Study: The Great Barrier Reef has lost half of its corals


A new study examines the development of the Australian coral reef since the mid-1990s. The damage is massive, and especially the large corals are hard hit.

Large species that form “branches” and other formations have almost disappeared from the northernmost parts of the reef.

– These make the hooks and hooks that fish and other creatures depend on. When we lose the large three-dimensional corals, the whole ecosystem changes, says Professor Terry Hughes to the news agency AFP.

He has participated in the work on the new study, which was published on Wednesday in the British scientific journal Proceedings of the Royal Society.

Hit by heat wave

Overall, the Great Barrier Reef has lost about half of its coral since 1995, according to researchers. The main reason is global warming and increasingly warmer seawater.

Warmer water leads to more frequent episodes of so-called coral bleaching, which damages the corals. The by far most extensive bleaching took place earlier this year, after a period of extreme temperatures. Corals were hit along the entire length of the reef at 2,300 kilometers.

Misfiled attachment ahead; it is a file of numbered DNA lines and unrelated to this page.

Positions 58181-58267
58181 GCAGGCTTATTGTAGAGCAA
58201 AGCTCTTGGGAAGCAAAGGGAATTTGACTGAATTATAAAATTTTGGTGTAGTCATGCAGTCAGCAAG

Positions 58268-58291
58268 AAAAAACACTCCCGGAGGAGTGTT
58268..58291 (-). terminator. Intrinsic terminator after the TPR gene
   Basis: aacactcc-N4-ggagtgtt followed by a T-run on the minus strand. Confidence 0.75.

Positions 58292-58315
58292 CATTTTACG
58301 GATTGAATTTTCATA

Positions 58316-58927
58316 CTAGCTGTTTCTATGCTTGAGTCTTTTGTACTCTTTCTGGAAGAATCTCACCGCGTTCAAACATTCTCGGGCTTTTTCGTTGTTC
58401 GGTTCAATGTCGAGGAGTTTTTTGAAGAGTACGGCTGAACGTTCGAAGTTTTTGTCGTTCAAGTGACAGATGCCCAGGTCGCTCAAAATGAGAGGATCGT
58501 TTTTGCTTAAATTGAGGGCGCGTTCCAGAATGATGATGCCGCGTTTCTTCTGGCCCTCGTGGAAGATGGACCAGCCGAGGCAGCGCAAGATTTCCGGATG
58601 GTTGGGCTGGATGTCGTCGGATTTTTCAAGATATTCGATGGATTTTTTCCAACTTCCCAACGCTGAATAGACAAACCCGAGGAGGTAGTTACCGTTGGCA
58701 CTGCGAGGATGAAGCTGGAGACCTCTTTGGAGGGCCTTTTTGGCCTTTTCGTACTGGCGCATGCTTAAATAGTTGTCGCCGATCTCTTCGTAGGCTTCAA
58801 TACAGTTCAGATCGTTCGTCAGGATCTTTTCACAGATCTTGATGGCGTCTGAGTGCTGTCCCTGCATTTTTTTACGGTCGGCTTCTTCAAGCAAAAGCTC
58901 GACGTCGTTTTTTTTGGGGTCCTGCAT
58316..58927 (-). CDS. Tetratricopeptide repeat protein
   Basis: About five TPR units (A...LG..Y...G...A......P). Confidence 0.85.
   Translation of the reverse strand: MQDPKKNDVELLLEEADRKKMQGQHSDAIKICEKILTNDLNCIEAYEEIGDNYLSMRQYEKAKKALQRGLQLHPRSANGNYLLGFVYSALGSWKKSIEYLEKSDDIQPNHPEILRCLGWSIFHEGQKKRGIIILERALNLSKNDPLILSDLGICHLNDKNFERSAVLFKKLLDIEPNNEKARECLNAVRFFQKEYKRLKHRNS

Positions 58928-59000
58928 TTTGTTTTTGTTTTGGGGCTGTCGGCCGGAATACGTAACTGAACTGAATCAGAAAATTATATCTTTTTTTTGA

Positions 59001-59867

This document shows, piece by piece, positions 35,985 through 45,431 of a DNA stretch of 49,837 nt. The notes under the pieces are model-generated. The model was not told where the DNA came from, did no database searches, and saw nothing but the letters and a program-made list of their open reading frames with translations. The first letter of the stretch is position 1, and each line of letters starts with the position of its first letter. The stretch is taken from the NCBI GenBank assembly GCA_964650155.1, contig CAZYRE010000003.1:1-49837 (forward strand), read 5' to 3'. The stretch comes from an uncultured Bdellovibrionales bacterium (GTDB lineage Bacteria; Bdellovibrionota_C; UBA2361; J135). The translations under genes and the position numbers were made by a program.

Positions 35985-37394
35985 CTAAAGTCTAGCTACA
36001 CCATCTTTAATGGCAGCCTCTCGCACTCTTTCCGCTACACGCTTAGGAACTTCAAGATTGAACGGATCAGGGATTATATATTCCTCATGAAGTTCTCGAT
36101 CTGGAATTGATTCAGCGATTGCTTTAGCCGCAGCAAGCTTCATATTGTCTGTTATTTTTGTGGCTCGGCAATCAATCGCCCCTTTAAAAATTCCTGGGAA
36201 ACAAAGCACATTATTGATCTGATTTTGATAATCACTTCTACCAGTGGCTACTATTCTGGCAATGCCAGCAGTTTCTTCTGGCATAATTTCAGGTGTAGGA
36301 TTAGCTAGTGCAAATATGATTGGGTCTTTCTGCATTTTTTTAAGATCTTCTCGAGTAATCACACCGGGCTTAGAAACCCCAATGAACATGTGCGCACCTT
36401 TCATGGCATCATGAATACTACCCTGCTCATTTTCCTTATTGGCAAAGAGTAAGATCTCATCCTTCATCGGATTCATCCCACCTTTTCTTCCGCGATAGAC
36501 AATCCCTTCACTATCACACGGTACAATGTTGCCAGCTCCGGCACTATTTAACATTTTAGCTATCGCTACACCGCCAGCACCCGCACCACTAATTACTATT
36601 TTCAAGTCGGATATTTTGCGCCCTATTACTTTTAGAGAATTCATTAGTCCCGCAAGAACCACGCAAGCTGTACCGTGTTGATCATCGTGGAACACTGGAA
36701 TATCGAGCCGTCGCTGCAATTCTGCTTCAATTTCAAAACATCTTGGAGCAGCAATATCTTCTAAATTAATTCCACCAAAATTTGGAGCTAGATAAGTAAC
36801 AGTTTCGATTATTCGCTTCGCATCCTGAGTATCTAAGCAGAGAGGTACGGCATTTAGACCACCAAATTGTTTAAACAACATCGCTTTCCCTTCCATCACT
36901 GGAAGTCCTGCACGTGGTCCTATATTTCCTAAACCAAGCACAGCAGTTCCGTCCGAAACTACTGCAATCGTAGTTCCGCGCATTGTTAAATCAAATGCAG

The consequences of this incident have not been included in the new study, which looks at the development up to 2017.

Bleaching typically occurs during periods when the water is extra hot. The first mass bleaching of the Great Barrier Reef took place in 1998. Then similar incidents occurred in 2002, 2016, 2017 – and now in 2020.

– We are shocked

“We are all shocked at how quickly this has happened,” Terry Hughes told CNN when the reef was hit again earlier this year.

He pointed out that the Great Barrier Reef is now being hit with a frequency that scientists had not expected until the middle of this century.

The warming of the sea is also causing great damage to coral reefs in many other parts of the world. The situation is likely to worsen further, in line with global warming.

The UN Panel on Climate Change has estimated that almost all tropical coral reefs will be lost if the temperature of the earth rises 2 degrees compared to pre-industrial levels.

The consequences will then also be dramatic for the many other species that live on or near coral reefs.

Great natural diversity

The world’s tropical coral reefs in shallow water together cover an area the size of half of France.

Compared to all the world’s oceans, this is a limited area. Nevertheless, it is estimated that 25 percent of all marine species live on or near coral reefs.

In addition to biodiversity, coral reefs are of great economic importance. Hundreds of millions of people have their share of food needs covered by fish that live in areas with coral reefs.

In many tropical areas – including Australia – the reefs also form the basis for extensive tourism.

Although climate change is the biggest threat to coral reefs, it is also affected by harmful fishing practices, pollution and other impacts on the local environment.

In Australia, the Great Barrier Reef has been damaged by both severe storms and eruptions of coral-eating starfish.


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